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Posts Tagged ‘customer service’

Want fries with that treatment, soldier?

August 14, 2015 Leave a comment

Customer service is all the rage in the federal government.

Again.

A series of lapses that includes the healthcare.gov rollout and the well-documented problems with service provided by the Veterans Affairs Department have alerted the administration to the need for better customer experiences, whether in person, on the phone or online. The digital strategy is supposed to take care of improving the online part. It is one in a series of initiatives dating back to the Clinton administration’s E-gov project. That in turn had antecedent in the “Service to the Citizen” movement of the George H.W. Bush administration of the pre-Web days. E-gov’s offspring was the Quicksliver series of projects of the George W. Bush administration.

It’s good that these efforts are revisited periodically. Technology and expectations change. Too bad the government has to lurch from crisis to crisis to get with it, though.

I had to chuckle when discovering that VA Secretary Bob McDonald brought in former McDonald’s executive Tom Allin, the fast food chain, as the chief veterans experience manager. As a habitue of McDonald’s for its coffee and occasional Egg McMuffin, I’ve seen customer service there up close. Don’t tell me you don’t go to McDonald’s. Nobody goes to McDonald’s like nobody watches television or listens to the radio unless it’s NPR. Yeah, sure.

At McDonald’s, I noticed the other day that counter employees work in an incessant cacophony of beeping food preparation apparatus, back-shop employees shouting at one another, and piped in Musak. They have to scurry to and fro for all of the detritus — bags, napkins, cups ketchups, and the food itself — that make up an order. Something’s always broken, like the receipt printer, the credit card reader, the machine that squirts out “ice cream,” … something. When the young lady finally collected herself and met my eyes, I couldn’t help but ask, “Are you still taking orders?” To myself, I thought, if this is fast food, what the heck is slow food? As one of only two people in line I wondered, How do they cope when it’s crowded?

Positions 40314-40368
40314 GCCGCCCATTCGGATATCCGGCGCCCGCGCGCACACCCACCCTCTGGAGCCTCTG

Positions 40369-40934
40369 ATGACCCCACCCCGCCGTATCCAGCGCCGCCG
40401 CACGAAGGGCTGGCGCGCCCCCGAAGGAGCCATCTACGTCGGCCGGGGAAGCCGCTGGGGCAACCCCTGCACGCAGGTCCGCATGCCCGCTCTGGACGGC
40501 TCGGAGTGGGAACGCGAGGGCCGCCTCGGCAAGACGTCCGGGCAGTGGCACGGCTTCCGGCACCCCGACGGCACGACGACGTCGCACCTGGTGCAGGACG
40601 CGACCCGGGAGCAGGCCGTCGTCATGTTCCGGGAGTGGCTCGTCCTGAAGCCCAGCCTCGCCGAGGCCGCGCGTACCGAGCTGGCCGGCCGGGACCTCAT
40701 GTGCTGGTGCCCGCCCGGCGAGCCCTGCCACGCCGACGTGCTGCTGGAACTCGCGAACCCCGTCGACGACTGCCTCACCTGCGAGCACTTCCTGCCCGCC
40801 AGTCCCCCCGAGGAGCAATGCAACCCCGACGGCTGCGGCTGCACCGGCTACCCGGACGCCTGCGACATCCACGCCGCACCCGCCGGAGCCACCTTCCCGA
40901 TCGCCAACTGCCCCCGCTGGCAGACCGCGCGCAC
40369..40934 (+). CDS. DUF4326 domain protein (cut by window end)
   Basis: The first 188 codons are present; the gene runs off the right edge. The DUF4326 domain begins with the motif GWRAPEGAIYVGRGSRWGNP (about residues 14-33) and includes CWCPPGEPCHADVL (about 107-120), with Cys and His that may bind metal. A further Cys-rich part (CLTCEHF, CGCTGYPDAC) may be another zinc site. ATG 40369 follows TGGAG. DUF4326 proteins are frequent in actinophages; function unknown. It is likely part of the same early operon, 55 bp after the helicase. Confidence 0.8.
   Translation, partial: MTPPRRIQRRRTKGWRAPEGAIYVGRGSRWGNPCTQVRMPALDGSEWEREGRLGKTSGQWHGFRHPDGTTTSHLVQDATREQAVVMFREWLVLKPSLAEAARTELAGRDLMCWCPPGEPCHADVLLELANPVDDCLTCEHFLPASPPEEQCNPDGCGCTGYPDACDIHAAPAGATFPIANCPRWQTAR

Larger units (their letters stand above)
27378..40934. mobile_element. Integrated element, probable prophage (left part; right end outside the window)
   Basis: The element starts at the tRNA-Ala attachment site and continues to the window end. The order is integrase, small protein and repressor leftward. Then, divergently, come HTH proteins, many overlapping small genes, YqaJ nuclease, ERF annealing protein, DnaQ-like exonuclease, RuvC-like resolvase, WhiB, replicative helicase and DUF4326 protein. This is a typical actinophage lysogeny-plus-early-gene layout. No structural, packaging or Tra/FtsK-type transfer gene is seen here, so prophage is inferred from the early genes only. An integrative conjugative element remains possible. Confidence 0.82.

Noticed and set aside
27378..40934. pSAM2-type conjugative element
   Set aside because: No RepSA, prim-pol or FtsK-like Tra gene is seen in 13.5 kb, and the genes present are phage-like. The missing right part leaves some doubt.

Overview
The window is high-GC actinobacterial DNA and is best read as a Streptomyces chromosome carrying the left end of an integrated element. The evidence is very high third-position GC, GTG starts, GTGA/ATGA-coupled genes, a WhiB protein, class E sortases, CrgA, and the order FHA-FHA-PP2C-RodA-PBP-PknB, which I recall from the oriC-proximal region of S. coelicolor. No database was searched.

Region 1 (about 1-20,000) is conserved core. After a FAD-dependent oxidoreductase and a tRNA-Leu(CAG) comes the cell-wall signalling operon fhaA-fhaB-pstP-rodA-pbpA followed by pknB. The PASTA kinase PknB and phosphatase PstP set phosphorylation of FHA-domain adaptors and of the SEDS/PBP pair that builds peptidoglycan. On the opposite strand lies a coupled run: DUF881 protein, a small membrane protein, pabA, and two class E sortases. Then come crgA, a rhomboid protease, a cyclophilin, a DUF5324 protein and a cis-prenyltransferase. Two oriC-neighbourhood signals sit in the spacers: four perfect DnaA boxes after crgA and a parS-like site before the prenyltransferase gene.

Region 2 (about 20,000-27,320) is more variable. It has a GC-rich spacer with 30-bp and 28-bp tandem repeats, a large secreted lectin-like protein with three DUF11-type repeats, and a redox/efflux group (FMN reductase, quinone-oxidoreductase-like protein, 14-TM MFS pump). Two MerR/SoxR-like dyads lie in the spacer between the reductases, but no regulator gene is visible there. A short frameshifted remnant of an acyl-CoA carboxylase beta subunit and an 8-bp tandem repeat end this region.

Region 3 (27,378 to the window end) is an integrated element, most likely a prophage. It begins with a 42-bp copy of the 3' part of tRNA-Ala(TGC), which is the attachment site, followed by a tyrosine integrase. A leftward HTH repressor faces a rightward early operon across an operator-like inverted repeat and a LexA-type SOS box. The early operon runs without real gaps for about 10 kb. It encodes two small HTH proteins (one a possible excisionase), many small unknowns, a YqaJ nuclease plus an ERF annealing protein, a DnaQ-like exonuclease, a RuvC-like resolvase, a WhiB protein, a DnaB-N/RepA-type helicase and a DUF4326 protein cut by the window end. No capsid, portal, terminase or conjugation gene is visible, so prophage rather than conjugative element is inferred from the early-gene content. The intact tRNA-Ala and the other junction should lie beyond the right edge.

I’d walked over from my car dealer, where I’d left my car for an oil change. It was quieter there, but the customer service representatives had all of this elaborate paperwork, had to dart back to a bank of printers, and out of their booths to the rear. It felt like it took as long to check in a car for an oil change as to actually change the oil.

These service employees face the same bureaucratically-induced barrier of process complexity and unreliable systems as their counterparts in the government. It’s a fine step for VA to have metrics for appointment wait times, or the IRS for phone answering times. But unless the systems are geared to enable people to reach these goals, they won’t happen. Insufficient staff, crappy software, an overly complex process — these can all get in the way of the even the most dedicated humans who are trying to do a good job.

I spoke about customer service the other day with Deloitte principal Greg Pellegrino, who headed up a survey on the state of customer service in the federal government. The survey’s basic finding, to not put maple syrup on a pickle, is the government thinks it gives better service than the public thinks it does.

Pelligrino points out three data points. One, the latest American Customer Satisfaction Index shows federal service getting worse, at the bottom of the heap. Two, Gallup polls show a slippage in public confidence in the government. Three, the most recent Viewpoint survey of federal employees shows a decline in job satisfaction. The third point is related to the first two, Pellegrino says. Basically, a combination of stingy budgets, lack of focus on customer service and unhappiness on the job have combined to weigh down the experience have with federal services.

All that plus a mismatch of intent and the technology to carry it out.

A new way to think about this, or perhaps it’s an old way dusted off at a time of great technological change, is outlined in a Harvard Business Review article by Jon Kolko, a vice president of Blackboard. He describes an approach called design centric thinking. It’s a “set of principles [encompassing] empathy with users, a discipline of prototyping, and a tolerance for failure” all aimed a creating a customer-centric culture. Translation: You combine clear thinking with agile development principles.